And yet another amazing month in this amazing country. I just recently got back from my first skiing trip with my family in Les Houches and I can't describe the amazing-ness of it. From the north of France to the South/east it was an 7 hour drive without traffic...And of course there is always traffic. During those 8/9 hours in the car I really didn't know what to expect. Quiet frankly I was extremely scared. Scared of the possible endless ways that I could break something or end up skiing the wrong direction and going off the tracks and getting lost, or even finding myself on the biggest slope with no way to get down. But it literally turned out the complete opposite.
The first day arriving it was oftly late, so we didn't ski the first day. So we spent the day renting the skis and trying on the ski boots. NEVER UNDER ESTIMATE SKI BOOTS. The first time trying them on I literally almost broke my foot because I could not get my foot in. And let's not mention the fact of buckling them either. My host parents got me skiing lessons so every morning at 9-11:30 I was with 9 other French/English beginners all older than me, and just as experienced as me. By experienced I mean no experience what so ever. It was so cool how I was able to talk with the French people in French and the English people in English.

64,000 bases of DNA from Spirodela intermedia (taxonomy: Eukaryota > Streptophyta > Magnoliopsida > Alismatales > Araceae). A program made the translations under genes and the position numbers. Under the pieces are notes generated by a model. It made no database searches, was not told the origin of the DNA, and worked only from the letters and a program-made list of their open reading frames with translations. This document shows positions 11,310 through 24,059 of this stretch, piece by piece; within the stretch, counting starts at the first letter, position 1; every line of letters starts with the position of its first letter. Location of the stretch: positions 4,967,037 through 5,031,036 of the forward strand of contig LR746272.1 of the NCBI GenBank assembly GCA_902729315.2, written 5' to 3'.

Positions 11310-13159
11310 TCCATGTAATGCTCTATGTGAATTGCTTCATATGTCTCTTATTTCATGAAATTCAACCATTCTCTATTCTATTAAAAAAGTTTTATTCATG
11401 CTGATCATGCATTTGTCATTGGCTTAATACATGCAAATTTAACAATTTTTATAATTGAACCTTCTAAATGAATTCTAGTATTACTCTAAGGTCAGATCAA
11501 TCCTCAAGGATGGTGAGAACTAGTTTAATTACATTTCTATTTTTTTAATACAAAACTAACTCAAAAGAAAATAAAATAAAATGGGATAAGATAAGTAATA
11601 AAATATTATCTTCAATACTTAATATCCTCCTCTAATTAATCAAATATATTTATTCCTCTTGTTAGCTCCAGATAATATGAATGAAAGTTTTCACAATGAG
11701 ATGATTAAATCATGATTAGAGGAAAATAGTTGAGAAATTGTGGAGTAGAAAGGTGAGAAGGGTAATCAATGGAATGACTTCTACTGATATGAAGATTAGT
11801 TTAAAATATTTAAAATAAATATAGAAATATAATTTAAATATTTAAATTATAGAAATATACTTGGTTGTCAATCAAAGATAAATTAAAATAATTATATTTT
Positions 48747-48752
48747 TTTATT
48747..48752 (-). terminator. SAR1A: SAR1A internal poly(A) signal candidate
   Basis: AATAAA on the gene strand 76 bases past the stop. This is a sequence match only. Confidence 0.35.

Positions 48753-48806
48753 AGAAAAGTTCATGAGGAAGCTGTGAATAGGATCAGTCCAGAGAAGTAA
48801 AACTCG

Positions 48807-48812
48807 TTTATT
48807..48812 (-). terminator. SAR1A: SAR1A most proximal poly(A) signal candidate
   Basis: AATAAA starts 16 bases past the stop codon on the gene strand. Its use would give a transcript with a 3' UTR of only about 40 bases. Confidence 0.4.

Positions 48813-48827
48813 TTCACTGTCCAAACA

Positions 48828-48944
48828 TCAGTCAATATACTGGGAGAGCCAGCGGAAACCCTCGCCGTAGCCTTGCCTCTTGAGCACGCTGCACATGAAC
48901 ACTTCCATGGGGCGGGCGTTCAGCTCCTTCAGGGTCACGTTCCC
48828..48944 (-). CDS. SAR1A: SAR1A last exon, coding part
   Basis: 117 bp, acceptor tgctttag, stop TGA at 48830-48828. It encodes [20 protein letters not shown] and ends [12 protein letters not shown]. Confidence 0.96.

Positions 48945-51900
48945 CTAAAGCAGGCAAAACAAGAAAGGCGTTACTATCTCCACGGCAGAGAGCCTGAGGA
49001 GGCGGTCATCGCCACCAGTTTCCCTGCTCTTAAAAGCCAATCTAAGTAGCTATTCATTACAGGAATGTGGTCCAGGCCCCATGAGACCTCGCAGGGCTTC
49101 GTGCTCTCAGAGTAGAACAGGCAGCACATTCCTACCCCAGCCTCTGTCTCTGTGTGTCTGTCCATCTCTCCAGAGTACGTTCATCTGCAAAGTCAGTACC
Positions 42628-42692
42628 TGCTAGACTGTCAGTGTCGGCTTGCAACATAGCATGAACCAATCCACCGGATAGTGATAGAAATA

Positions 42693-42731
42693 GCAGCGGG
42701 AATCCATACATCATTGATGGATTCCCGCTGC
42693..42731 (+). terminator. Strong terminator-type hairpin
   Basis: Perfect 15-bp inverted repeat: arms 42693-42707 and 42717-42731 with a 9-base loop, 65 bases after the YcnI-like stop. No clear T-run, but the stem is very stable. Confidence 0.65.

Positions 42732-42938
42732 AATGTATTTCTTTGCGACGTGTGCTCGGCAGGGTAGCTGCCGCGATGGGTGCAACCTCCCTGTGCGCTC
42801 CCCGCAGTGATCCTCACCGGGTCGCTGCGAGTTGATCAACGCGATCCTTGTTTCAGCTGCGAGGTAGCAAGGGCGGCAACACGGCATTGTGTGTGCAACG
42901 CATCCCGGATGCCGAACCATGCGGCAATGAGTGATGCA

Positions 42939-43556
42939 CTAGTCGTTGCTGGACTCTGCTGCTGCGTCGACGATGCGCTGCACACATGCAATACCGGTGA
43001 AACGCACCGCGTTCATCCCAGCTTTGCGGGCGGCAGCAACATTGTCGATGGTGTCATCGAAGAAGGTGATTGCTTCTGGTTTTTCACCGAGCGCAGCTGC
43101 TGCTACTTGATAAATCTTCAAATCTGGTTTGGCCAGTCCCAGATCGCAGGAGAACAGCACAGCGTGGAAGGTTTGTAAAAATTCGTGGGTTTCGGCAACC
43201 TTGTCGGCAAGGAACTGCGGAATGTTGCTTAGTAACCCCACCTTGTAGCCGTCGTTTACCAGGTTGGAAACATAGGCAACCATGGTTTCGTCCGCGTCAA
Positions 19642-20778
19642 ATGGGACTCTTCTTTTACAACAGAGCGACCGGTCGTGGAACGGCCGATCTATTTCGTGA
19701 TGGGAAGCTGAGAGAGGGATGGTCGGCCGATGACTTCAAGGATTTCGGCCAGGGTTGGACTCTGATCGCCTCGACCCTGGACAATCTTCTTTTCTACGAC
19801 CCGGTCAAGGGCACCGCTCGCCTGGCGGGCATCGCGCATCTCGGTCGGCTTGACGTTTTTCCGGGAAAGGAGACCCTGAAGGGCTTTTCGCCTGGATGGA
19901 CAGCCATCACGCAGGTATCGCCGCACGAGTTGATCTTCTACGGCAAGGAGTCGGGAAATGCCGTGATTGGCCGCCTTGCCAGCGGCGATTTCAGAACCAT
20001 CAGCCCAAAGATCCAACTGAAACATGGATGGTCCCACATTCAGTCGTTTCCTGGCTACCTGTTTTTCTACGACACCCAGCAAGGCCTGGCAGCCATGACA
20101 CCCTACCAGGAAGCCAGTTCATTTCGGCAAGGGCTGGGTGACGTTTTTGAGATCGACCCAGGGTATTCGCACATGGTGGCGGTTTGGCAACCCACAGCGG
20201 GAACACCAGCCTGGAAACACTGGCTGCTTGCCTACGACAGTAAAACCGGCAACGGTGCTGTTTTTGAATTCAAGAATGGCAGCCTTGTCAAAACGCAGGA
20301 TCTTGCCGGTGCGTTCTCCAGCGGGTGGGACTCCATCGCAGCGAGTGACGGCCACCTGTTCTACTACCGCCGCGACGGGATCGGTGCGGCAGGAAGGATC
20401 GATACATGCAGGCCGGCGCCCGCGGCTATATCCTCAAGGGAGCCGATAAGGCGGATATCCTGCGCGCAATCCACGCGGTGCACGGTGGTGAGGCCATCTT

I like to think my skiing a lot like my exchange. At first, it literally seemed impossible to get ahold of. Always making mistakes and falling. So many times feeling like just giving up would be easier. But with each day came massive progression and learning from my mistakes. Everyday watching myself get better and better. Shortly by the end of my week with my family I was skiing like a pro! Not literally a pro, BUT a pro compared to the first day. No doubt I have some pretty gnarly bruises and nearly died 20 times from my falls, but despite it all I really do love skiing!! There was a lot of times I would feel bad because I'm obviously not as advanced as my family so we couldn't do the big slopes together as a family. But the slopes I could do with them was extremely fun.